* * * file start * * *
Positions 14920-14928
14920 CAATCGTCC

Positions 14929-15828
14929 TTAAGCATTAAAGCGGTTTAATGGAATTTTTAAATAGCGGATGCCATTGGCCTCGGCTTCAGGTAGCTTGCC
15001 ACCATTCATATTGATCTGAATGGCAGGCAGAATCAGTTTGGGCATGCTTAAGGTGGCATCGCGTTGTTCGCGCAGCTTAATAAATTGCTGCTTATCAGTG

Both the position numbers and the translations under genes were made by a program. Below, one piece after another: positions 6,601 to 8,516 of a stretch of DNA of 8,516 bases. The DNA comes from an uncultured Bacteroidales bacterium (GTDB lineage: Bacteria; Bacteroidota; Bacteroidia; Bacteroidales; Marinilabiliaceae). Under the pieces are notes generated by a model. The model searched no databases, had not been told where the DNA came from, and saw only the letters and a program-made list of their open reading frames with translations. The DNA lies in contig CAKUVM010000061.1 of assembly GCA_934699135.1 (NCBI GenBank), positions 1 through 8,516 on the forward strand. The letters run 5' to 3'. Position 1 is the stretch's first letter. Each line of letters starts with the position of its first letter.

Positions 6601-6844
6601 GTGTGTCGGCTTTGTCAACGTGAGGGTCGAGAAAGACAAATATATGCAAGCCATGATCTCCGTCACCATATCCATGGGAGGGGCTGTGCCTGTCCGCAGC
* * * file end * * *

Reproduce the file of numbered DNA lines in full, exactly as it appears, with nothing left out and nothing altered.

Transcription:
Positions 14920-14928
14920 CAATCGTCC

Positions 14929-15828
14929 TTAAGCATTAAAGCGGTTTAATGGAATTTTTAAATAGCGGATGCCATTGGCCTCGGCTTCAGGTAGCTTGCC
15001 ACCATTCATATTGATCTGAATGGCAGGCAGAATCAGTTTGGGCATGCTTAAGGTGGCATCGCGTTGTTCGCGCAGCTTAATAAATTGCTGCTTATCAGTG

Both the position numbers and the translations under genes were made by a program. Below, one piece after another: positions 6,601 to 8,516 of a stretch of DNA of 8,516 bases. The DNA comes from an uncultured Bacteroidales bacterium (GTDB lineage: Bacteria; Bacteroidota; Bacteroidia; Bacteroidales; Marinilabiliaceae). Under the pieces are notes generated by a model. The model searched no databases, had not been told where the DNA came from, and saw only the letters and a program-made list of their open reading frames with translations. The DNA lies in contig CAKUVM010000061.1 of assembly GCA_934699135.1 (NCBI GenBank), positions 1 through 8,516 on the forward strand. The letters run 5' to 3'. Position 1 is the stretch's first letter. Each line of letters starts with the position of its first letter.

Positions 6601-6844
6601 GTGTGTCGGCTTTGTCAACGTGAGGGTCGAGAAAGACAAATATATGCAAGCCATGATCTCCGTCACCATATCCATGGGAGGGGCTGTGCCTGTCCGCAGC